A Level Religious Studies
What is it about at sixth form level?
Is there a God? How should we live? These two fundamental questions underlie everything you will be looking at in the Religious Studies A level. You will be approaching them in a distinctively philosophical way. You will be exploring many arguments for God’s existence and problems that argue for atheism. You will be comparing different theories of ethics from across the ages and looking at what they have to say about some very modern ethical problems. The importance of religious belief is being questioned today like never before and you will develop the skills to look at the issues in a sophisticated and critical way.
Many of the arguments and views have emerged within the Judaeo-Christian tradition, and studying the New Testament will enrich and give context to these debates. However, the fundamental questions we started with transcend any one faith and this is not a course that tries to get you to make up your mind. Wherever you stand, there is much to be learned and admired from the complexity and subtlety with which theists, agnostics and atheists have addressed the sorts of questions that fascinate everyone.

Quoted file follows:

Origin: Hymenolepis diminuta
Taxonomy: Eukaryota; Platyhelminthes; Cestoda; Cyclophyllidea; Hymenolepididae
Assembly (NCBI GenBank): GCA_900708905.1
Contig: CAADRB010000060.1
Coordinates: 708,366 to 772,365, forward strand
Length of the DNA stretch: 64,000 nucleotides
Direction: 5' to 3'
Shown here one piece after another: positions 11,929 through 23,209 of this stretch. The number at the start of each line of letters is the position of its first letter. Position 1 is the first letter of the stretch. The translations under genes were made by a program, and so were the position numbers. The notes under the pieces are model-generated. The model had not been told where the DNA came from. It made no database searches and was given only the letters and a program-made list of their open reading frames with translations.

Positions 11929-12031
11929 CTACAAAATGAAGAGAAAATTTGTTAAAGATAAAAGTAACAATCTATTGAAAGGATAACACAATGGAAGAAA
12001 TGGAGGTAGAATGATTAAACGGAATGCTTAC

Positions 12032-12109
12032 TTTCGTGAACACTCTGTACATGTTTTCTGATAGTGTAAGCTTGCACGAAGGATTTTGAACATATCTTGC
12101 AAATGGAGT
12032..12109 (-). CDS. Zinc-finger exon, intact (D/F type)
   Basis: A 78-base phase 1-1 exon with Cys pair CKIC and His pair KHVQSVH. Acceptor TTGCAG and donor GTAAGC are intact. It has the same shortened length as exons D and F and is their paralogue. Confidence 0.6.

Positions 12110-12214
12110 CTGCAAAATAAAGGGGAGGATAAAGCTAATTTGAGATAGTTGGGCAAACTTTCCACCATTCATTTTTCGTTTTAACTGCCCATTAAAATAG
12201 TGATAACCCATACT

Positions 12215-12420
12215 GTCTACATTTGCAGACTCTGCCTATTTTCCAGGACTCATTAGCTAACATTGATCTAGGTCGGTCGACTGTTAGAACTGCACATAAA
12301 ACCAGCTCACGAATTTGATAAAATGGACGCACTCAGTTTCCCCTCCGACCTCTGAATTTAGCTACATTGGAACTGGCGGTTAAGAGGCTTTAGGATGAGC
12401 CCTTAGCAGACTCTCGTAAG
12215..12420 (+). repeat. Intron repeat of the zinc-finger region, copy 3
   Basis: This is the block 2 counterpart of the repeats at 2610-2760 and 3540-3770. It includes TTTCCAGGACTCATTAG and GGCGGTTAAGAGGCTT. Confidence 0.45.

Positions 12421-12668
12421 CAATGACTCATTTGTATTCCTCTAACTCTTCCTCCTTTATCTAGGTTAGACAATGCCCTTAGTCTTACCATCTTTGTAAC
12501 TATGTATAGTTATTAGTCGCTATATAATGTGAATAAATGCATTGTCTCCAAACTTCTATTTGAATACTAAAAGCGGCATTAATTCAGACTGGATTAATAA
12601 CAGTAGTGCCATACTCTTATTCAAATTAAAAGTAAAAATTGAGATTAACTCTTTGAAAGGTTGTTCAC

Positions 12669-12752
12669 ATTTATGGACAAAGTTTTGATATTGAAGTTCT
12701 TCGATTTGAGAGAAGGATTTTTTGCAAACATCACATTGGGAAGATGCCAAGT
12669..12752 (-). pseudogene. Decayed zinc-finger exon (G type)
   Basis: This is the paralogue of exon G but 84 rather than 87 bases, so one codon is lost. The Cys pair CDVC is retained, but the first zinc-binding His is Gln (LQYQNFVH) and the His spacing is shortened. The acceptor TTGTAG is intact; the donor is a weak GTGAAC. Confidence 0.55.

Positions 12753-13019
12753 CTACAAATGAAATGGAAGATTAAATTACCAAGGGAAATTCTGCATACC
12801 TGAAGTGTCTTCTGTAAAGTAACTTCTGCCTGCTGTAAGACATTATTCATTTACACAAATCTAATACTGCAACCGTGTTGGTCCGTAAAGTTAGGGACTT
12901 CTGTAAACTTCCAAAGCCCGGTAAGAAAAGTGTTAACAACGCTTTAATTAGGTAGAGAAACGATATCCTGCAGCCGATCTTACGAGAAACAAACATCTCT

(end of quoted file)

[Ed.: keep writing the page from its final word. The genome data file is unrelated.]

Why study it and what skills does it develop?
Religious Studies is a much-respected subject. It introduces perennially fascinating theological and philosophical problems that will engage you and develop your critical and analytical skills. You will learn to think in abstract ways and to challenge your own beliefs. You will develop the ability to read and understand complex ideas and the ability to articulate them clearly in essays. All of these are valuable skills across a wide range of disciplines, making it a subject universities look favourably on.
What prior knowledge and skills are required?
You do not need Religious Studies GCSE or indeed any other particular qualifications to study the subject at A level. You should be aware that the course requires a good deal of reading and writing and a capacity for logical thought.
How is the course assessed?
All three A level papers are written exams. Each exam lasts 2 hours and is worth 33% of the A level. In each paper, you answer three questions from a choice of four.
An Introduction to the Philosophy of Religion
By B. Davies
Published by OUP, ISBN 978-0199263479
OCR Religious Studies A Level Year 1 and AS
By H. Campbell, M. Wilkinson, M. Wilcockson
Published by Hodder Education, ISBN 978-1471866692
Christianity: An Introduction 3rd Revised Edition
By A. McGrath
Published by Wiley-Blackwell, ISBN 978-1118465653
OCR Religious Studies A Level Year 2
By M. Wilkinson, M. Wilcockson
Published by Hodder Education, ISBN 978-1471866746
Exam Board and Specification Codes
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